Referring to FIG. 3C, the output of the TFSM 82 is a signal labeled "Set 4 MB T/F Detect" which controls the setting of a bit in network status register 86. In the preferred embodiment of the invention, reg. 86 is a software readable register. As is seen in the figure, a similar bit for the 16 megabit per second recovery system is set by the signal labeled "SET 16 Mb T/F DETECT". In addition, in the same software control register, is a control bit labeled Ring Speed Detect Enable (RSD Enable) bit which is also readable and writable by the software through the network node processor 88. The disabling of this bit will shut down the alternate PLL (i.e., the PLL which operates at the opposite rate). This is done by the operating software at the end of the ring speed detection process to be described subsequently. The program for operating the network node processor is stored in the ring speed detect microcontrol program ROM 90 and is described hereinafter.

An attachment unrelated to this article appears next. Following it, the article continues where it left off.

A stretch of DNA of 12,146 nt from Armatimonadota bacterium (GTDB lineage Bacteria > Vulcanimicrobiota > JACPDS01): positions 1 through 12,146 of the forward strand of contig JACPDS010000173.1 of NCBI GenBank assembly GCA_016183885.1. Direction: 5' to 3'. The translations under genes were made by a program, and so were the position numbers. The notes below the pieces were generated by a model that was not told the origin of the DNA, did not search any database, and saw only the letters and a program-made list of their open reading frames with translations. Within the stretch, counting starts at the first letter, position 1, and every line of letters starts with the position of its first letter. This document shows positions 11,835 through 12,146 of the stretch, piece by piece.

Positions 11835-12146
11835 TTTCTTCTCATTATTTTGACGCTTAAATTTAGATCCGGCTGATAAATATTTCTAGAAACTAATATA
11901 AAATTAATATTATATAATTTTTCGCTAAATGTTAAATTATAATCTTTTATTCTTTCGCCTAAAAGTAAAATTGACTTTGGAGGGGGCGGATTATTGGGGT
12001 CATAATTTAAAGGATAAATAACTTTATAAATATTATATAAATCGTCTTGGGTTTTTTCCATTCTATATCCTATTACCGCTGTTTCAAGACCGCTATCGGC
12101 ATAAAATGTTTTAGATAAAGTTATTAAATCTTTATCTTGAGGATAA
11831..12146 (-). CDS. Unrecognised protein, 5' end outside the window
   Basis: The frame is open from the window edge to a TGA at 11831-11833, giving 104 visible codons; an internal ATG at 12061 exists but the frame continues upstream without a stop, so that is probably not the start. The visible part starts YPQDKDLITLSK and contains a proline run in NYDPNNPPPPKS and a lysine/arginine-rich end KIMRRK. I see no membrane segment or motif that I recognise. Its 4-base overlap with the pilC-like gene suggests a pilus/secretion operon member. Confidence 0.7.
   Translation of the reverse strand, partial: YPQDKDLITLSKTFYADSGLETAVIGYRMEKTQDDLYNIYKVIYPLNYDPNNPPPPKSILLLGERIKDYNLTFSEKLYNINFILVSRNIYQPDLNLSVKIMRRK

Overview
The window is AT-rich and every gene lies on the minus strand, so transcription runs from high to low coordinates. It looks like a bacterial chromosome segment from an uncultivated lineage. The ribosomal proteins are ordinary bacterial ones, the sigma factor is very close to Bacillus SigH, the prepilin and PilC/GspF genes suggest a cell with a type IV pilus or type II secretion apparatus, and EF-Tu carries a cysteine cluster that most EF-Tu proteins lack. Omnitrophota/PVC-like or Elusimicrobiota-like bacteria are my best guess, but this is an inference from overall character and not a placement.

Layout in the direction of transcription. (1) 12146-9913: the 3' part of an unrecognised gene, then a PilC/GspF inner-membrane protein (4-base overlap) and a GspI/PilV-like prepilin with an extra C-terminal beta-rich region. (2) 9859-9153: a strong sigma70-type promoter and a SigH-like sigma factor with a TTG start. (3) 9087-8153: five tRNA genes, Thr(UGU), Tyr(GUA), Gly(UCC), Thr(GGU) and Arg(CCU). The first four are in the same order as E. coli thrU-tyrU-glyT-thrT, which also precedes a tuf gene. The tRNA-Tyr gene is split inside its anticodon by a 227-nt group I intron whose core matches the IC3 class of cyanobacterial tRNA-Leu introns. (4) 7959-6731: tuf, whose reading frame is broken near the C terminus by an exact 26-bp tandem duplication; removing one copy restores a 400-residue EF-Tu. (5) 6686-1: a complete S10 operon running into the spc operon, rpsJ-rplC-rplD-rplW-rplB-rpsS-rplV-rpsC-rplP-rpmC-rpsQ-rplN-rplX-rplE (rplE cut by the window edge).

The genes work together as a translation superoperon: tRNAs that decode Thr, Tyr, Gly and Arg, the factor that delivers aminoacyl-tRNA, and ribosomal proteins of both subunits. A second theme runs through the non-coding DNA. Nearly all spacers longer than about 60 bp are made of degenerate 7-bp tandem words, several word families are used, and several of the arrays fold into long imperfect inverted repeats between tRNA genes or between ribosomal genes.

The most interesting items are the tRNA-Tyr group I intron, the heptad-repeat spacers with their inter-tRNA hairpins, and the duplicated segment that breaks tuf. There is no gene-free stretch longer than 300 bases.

FIG. 7 shows a flow chart illustrating the control program stored in ROM 90 (FIG. 3C) and is used to control the ring speed detector. The program is executed by Network Node Processor 88 (FIG. 3C). The first step in the program is the "Ring Insertion Routine (block 92) wherein the adapter is inserted into the ring with the user defaulted ring speeds (4 Mbps or 16 Mbps). After insertion, the program sets the (RSD ENABLE) bit of the network status register 86, FIG. 3C, to a logical 1. This enables (activates) the dual path token detection mechanisms (System A and System B, FIGS. 3B and 3C). The program then descends into block 94 where it starts to poll the state of the opposite token/frame detect bit (alternate T/F detect bit) in the network status register (FIG. 3C) every thirty milliseconds. The program then descends into block 96. If the program senses two consecutive alternate T/F detects based on the alternate token/frame detect bit, it will conclude that the adapter has been inserted with a speed different from the actual speed of the ring (block 98). In this case, the program then descends into block 100 where it de-inserts the adapter from the ring to eliminate further ring impact and data corruptions. The program then enters block 102 where it turns off the RSD enable bit, which in turn, turns off the alternate speed PLL. The program then continues the adapter open process to bring the adapter into normal opened state. The additional adapter opening process is beyond the scope of this invention and further description is not given.